When an organization involves volunteers in high-responsibility, long-term roles, volunteer turnover can be a program killer. It's vital that organizations continually look for ways to ensure that volunteers are well-supported, that volunteers feel their concerns are heard and addressed promptly, that volunteers feel respected and valued, etc., but screening is also vital to help screen in the right people for high-responsibility, long-term volunteer roles, particularly those where the volunteer will work with clients and the general public, and to screen out people who may be better in shorter-term assignments or assignments where they would not work with clients or the general public, or who would not be appropriate in any role at the organization.
While volunteer managers are much more than HR managers, there are resources from the HR management world that can be helpful in the new paradigm of volunteer involvement / community engagement. For instance, this article from workforce.com on screening and hiring employees with an eye to their attitude can help volunteer managers seeking to create a screening process that will keep turnover low for high-responsibility, long-term volunteer roles.
(note that you will have to register to read articles on workforce.com, but registration is free)
The article notes that the idea of hiring for attitude has been made famous by such companies as Southwest Airlines and Nordstrom. One CEO of a real estate services company in New Jersey, which traditionally has a high-turnover rate, used various books about this model to develop his own test to measure five qualities among potential candidates. Such an assessment tool could easily be adapted at nonprofit organizations looking to reduce turnover and create a particular type of culture among long-term, high-commitment volunteers.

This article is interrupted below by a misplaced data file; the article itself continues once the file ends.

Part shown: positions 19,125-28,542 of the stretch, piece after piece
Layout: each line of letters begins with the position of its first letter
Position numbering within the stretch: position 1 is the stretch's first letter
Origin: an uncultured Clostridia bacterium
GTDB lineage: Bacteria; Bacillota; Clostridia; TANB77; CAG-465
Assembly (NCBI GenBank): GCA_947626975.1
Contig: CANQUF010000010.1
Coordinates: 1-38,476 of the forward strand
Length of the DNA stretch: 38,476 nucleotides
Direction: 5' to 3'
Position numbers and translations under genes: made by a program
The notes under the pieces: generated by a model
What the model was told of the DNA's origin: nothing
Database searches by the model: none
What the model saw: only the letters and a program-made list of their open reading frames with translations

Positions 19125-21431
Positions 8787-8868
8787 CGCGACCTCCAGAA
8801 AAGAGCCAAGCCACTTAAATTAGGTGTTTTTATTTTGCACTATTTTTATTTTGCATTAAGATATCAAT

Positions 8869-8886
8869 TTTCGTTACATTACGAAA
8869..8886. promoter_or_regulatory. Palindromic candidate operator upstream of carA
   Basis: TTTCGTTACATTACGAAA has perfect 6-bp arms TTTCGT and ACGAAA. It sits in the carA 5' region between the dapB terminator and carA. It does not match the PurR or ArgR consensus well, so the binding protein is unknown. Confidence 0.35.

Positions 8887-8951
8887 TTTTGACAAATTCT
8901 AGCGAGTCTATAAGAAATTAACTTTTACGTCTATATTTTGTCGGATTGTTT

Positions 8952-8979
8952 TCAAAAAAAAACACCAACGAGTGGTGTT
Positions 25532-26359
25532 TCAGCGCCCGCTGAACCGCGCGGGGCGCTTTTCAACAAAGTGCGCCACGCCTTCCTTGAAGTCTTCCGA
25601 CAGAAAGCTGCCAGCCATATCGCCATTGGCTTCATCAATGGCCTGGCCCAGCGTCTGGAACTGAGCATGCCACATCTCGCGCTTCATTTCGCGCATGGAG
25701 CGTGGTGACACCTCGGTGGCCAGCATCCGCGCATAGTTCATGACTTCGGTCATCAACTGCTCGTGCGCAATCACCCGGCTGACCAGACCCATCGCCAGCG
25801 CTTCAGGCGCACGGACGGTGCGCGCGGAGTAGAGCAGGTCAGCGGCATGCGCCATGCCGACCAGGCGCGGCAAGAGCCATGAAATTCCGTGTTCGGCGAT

The recruiter or hiring manager administers the test verbally, face-to-face or by phone. One of the qualities sought is demonstrated integrity, measured through a series of questions about ethical behavior. Another quality sought is passion, which candidates can demonstrate through a hobby or a personal project where the candidate succeeded (not just through a paid or volunteer role).
The third quality test—longevity—determines whether the candidate is looking for a job or a career. Adapted for a volunteer model, the goal could be to see if the volunteer is looking for a long-term relationship with an organization or cause through volunteering.
The fourth step measures positive attitude and asks candidates to describe a positive customer service experience. It also asks how the candidate’s friends would describe the candidate’s personal characteristics. The final element of the test measures the candidate’s knowledge of tasks that are relevant to the job and the company’s mission and role.
What could the assessment questions actually look like? Some very general ideas:
Recruiting Local Volunteers To Increase Diversity Among the Ranks
Having plenty of volunteers usually isn't enough to say a volunteering program is successful. Another indicator of success is if your volunteers represent a variety of ages, education-levels, economic levels and other demographics, or are a reflection of your local community. Most organizations don't want volunteers to be a homogeneous group; they want to reach a variety of people as volunteers (and donors and other supporters, for that matter). This resource will help you think about how to recruit for diversity, or to reach a specific demographic.
Virtual Volunteering Myths
Common misconceptions about virtual volunteering versus the reality of the practice.
Research on online volunteering
All of the academic research and journal articles about online volunteering and online community engagement.
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